Some days

Here’s something you already knew: Some days are really hard. Some days weigh heavy on your shoulders as you leave your classroom, feeling defeated. If I’m honest, some days feel like this*:

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What’s your point, Ilona?

I’m not sure. I guess I just needed to look at those emotions square in the face. Tomorrow, I will try again, hopefully a little wiser. And the next day. And the day after that.

 

*(Sam assured us that he feels much better now.)

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How to sabotage your classroom culture in 5 seconds

“What you do speaks so loud that I cannot hear what you say.” ― Ralph Waldo Emerson

Since the first day of school, I’ve been working hard to try to establish a classroom culture where students feel comfortable taking risks, asking questions, sharing and building on each others’ fully-formed and partial ideas, and acknowledging and correcting their mistakes; where all students feel that their contributions and questions are valuable and worthy of consideration. I have tried to do so by pointing out (less often than I should) when a student or a group is exemplifying one of these norms, by waiting (again, less often than I should) after questions and contributions to give more students the time they need formulate and share their ideas, by giving tasks that are accessible to a wide range of students and can be tackled with a variety of strategies, by eliciting and celebrating different solution paths, by highlighting different kinds of mathematical smartness (h/t Ilana Horn)…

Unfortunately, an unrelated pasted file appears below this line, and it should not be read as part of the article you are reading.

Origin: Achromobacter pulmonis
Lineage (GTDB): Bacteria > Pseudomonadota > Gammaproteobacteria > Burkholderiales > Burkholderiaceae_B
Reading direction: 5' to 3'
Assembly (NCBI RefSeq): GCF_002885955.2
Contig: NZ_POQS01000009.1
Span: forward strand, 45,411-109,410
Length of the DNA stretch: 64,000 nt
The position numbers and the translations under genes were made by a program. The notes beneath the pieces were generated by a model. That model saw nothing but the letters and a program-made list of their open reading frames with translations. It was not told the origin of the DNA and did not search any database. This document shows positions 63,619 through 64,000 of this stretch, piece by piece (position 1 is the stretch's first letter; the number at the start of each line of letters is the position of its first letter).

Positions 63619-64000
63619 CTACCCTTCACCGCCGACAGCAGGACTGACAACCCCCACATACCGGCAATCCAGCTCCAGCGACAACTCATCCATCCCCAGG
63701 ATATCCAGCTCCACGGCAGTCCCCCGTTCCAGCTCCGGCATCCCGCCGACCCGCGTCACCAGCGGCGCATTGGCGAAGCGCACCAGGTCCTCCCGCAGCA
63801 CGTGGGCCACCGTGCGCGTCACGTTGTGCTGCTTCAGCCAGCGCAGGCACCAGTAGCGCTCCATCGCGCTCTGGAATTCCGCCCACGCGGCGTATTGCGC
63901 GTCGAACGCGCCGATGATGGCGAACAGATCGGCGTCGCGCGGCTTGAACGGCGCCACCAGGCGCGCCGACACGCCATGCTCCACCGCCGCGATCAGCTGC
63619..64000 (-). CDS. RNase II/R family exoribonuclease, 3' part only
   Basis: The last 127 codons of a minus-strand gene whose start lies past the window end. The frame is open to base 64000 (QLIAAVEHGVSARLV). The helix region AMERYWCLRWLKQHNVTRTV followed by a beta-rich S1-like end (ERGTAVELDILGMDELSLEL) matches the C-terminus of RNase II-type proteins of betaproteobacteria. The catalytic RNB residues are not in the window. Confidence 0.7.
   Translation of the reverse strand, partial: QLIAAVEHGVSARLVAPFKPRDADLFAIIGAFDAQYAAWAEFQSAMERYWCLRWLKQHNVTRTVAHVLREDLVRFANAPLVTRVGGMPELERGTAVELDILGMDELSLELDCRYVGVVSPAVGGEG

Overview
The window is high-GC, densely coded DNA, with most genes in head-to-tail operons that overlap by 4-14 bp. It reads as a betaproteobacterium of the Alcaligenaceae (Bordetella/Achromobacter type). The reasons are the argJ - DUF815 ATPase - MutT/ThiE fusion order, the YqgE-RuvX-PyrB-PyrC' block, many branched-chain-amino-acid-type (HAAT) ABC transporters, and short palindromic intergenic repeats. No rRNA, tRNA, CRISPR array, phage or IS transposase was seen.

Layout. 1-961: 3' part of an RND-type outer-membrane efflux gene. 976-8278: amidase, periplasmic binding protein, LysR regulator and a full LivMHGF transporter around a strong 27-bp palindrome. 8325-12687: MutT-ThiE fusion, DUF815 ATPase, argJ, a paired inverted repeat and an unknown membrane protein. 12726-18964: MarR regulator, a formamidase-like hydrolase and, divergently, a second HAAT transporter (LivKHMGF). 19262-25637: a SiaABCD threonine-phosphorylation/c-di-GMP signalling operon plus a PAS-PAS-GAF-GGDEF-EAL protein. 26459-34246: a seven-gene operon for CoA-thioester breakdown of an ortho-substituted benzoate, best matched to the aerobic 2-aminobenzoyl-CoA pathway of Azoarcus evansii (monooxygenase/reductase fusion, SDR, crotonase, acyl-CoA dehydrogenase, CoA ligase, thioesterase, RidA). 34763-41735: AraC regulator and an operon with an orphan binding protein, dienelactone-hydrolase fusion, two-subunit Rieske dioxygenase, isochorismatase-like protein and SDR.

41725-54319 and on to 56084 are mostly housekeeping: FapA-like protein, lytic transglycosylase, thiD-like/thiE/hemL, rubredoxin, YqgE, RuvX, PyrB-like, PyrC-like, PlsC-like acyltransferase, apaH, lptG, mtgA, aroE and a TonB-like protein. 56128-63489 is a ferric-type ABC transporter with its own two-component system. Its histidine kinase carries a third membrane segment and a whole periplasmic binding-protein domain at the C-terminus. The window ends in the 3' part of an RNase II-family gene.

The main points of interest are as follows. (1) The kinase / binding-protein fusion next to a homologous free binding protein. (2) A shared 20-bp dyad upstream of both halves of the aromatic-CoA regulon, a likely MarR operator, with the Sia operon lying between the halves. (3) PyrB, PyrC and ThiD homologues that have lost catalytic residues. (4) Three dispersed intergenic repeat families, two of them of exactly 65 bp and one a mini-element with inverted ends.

And then, I proceeded to potentially sabotage it all with an inexcusable split-second decision. Continue reading “How to sabotage your classroom culture in 5 seconds”

“When I see the word ‘mathematics’…”

In our division, classes on the first day of school are only 15 minutes long. By the time students settle in and introductions are made, there is hardly enough time to wrestle and play with an interesting math problem. I saved that for the second day. Instead of going through the syllabus, however, I gave the time over to my students to reflect on the following questions:

  • When I see the word ‘mathematics,’ I think of…
  • A good experience with mathematics was when…
  • A bad experience with mathematics was when…
  • This semester, I expect to…

(The students completed the prompts in their new math journals, which I will hopefully get a chance to write about once the routine is more firmly established.) Continue reading ““When I see the word ‘mathematics’…””